After spending nearly a decade as a sailor on open waters, the Swedish immigrant-artist Bror Anders Wikstrom discovered New Orleans in 1883. Captivated by the city’s charm and limitless subject matter, he made it his home for the rest of his life. He became an active presence in the local art scene and was one of the founders of the Artists’ Association of New Orleans, an influential circle that promoted regional art through exhibitions and education around the turn of the century. He taught sketching at the association’s school without pay, regularly participated in its exhibitions, served on juries, and became the organization’s president in 1892; he was also the driving force and benefactor of the association’s short-lived literary publication, Art and Letters.
Wikstrom was a versatile artist, having trained in the academic tradition at the Royal Swedish Academy of Fine Arts in Stockholm and in Paris. Over the course of his career, he worked as a magazine illustrator, executed portraits, painted historical and genre scenes, and recorded his impressions of the open sea and the picturesque Louisiana landscape. He exhibited locally and at the 1897 Tennessee Centennial Exposition in Nashville, as well as at the 1904 Louisiana Purchase Exposition in St. Louis, commonly known as the World’s Fair.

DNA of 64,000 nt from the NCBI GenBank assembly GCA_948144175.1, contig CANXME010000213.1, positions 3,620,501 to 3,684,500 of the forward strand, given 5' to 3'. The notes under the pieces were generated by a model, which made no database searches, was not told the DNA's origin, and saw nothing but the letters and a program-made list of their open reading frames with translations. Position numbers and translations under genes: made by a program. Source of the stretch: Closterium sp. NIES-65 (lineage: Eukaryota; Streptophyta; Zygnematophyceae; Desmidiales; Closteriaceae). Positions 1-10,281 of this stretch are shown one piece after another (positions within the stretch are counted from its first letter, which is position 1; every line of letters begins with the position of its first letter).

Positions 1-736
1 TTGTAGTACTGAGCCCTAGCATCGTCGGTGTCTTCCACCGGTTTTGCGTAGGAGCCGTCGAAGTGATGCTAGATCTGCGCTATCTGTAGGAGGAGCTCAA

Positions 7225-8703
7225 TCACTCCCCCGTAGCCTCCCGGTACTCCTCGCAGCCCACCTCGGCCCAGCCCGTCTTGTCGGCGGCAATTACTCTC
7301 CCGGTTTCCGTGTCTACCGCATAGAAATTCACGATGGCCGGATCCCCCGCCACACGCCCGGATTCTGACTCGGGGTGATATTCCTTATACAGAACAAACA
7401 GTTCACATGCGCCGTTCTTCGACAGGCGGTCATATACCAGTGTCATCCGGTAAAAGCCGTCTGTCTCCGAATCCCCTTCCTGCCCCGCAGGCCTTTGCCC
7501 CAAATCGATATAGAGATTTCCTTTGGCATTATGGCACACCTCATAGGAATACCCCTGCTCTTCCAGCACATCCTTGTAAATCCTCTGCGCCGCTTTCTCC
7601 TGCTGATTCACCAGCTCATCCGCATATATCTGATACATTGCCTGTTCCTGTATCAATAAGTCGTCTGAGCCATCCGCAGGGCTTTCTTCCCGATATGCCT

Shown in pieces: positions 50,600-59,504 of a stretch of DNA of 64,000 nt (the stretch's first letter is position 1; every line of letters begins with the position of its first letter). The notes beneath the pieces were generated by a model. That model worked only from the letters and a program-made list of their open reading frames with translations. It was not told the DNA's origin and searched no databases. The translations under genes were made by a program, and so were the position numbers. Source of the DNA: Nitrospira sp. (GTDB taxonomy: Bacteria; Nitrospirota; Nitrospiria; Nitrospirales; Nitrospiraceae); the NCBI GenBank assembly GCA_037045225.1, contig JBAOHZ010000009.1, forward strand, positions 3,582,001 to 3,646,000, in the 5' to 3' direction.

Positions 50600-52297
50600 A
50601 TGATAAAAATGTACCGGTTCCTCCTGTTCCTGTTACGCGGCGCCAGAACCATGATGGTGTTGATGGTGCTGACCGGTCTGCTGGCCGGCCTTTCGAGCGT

Wikstrom’s greatest success, however, came as a designer of Carnival floats and costumes. Spanning a quarter century, his resplendent productions for the Rex and Proteus krewes were colorful and imaginative, their themes derived from exotic Middle Eastern literature such as The Rubaiyat of Omar Khayyam and The Arabian Nights. These Mardi Gras commissions, which began in 1885 and continued until his death, brought Wikstrom substantial wealth. Financial freedom, in turn, allowed him to enjoy regular European travel—frequently returning to his native Sweden and to France—as well as trips to the Caribbean, Mexico, and in America.
Spanish Colonial Garden may be a Louisiana scene or perhaps a locale in Florida, a favorite vacation destination for Wikstrom, who spent a year there soon after he arrived in the United States. The canvas portrays a lush garden setting replete with potted flowers, vines, and trees that obscure low profile stucco buildings. Light dances across structures and vegetation alike to create an image of quiet tranquility.